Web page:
An expedient adopted to avoid these various disadvantages consists in leaving a certain proportion of air within the bellows, the compressibility of which is intended to permit a variation of volume defined by the bellows due to the change of the axial distance between the shafts coupled by the sliding joint. Nevertheless, this expedient in turn has disadvantages, because use is only made of the compressibility of the air when the pressure is elevated, and there is the consequent risk of leaks. Furthermore, under the action of variations of temperature due to the operation of the joint near mechanical members which reach high temperatures or are under special atmospheric conditions, the air contained in the bellows expands and there is an additional risk of a rise in the internal pressure with the risk of leaks, swelling, deformation, etc. Also, during rotation of the joint, the lubricant is centrifuged towards the wall of the bellows, thus creating a central core occupied by the air introduced, and this results in the failure to lubricate the central portions of the universal joint.
The aim of the present invention is to provide bellows for sliding devices, particularly for sliding joints, which are free from the disadvantages described above and in which the pressure prevailing in their interior remains equal to the outside pressure during the different elongations undergone by the universal joint and the bellows during rotation of the shafts. In other words, the inside volume of the bellows can remain constant while its two necks move towards or away from each other, without the profile of the bellows suffering any abnormal modification.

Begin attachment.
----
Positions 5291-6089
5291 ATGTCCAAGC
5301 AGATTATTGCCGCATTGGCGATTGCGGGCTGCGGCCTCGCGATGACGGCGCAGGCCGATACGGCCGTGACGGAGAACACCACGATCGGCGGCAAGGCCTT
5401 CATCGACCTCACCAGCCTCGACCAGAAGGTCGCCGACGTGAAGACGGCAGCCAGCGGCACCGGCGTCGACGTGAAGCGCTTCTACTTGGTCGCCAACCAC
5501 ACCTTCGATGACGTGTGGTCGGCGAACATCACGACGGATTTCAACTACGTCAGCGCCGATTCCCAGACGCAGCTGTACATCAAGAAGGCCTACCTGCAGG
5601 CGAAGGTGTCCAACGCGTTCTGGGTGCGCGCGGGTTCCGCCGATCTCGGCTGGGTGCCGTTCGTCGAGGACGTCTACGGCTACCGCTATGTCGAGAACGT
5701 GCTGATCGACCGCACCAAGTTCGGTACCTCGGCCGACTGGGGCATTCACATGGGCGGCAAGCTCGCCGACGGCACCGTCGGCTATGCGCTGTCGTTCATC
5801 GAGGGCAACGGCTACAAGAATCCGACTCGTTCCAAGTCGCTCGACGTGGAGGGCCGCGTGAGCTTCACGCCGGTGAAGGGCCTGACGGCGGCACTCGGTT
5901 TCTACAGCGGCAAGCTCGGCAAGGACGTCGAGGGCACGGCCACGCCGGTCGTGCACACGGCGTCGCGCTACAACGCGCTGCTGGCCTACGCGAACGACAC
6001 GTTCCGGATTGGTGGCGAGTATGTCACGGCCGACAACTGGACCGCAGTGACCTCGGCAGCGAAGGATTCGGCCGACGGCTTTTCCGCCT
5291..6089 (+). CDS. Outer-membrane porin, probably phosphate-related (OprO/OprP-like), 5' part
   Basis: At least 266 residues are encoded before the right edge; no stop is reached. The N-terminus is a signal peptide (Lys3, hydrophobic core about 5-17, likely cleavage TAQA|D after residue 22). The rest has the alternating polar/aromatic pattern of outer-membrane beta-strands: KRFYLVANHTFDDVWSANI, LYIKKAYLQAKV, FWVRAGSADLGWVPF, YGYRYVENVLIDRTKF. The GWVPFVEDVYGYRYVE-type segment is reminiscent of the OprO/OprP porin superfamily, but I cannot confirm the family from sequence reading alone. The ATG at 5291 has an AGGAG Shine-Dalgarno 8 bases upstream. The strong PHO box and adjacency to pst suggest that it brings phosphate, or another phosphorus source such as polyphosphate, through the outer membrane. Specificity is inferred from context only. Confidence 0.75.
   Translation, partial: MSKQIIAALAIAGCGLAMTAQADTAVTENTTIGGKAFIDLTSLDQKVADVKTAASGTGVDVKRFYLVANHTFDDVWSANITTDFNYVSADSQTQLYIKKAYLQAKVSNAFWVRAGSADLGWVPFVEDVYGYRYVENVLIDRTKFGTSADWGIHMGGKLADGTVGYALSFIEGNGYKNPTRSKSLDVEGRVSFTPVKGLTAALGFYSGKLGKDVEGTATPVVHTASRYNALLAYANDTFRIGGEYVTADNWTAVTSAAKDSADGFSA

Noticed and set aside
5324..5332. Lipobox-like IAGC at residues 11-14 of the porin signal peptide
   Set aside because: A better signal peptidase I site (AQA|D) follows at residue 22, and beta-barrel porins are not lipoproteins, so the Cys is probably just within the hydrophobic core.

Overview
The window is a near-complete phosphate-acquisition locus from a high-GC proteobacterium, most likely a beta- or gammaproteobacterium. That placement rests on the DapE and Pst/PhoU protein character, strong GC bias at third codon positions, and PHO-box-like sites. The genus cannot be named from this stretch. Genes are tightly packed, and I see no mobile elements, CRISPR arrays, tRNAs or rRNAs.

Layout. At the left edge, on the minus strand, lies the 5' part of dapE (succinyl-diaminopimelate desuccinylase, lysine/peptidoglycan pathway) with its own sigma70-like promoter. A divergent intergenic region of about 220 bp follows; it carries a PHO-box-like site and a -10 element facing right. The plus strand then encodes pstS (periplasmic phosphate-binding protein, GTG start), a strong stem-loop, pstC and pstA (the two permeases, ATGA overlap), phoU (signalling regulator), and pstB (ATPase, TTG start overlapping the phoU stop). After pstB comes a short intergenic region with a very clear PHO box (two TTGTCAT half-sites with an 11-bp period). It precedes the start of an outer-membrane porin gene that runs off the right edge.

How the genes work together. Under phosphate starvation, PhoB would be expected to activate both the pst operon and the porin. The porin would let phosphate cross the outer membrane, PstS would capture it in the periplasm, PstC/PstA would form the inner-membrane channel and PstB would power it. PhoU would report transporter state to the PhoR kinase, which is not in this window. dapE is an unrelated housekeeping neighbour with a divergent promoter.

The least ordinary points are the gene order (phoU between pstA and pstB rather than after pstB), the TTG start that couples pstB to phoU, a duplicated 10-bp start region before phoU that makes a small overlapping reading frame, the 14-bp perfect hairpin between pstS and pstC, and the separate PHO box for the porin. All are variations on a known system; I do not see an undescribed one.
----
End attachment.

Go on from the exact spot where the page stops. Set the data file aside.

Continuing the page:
The result is that drops or rises in internal pressures are avoided and the risks of leakage, swelling, folding at a sharp angle, rubbing, and wear through friction are eliminated. In addition, the full quantity of lubricant can be filled into the bellows, no matter what elongation may occur, thus enabling the mechanism of the universal joint to be permanently bathed by lubricant during its rotation.
According to the present invention, bellows for protecting sliding devices and particularly, for sliding universal joints comprises at least one fold of large diameter, and at least one fold of small diameter, and a substantially truncated conical intermediate portion effecting the connection between the folds of large and small diameter, which intermediate portion is non-deformable in comparison with said folds, the arrangement being that the flexibility of the bellows occurs at the folds and the diameters of the folds being so determined that the volume of the whole device remains constant whatever the elongations undergone by the device as a whole may be.
An embodiment of bellows constructed in accordance with the invention is described hereinbelow, simply by way of example and without limitation, with reference to the accompanying drawing, in which the single figure illustrates said bellows diagrammatically in longitudinal section.
In the drawing, the top half-section illustrates the bellows in an unstressed position, while the bottom halfsection shows it after it has been elongated by an amount 2.
In the embodiment illustrated, the bellows has two folds 1 of large diameter D, which are situated near a neck 2 which is connected to the larger part 3 of the universal joint, which is not further illustrated. The part 3 is integral with a transmission shaft 4 which has to be connected to another shaft 5 by the universal joint.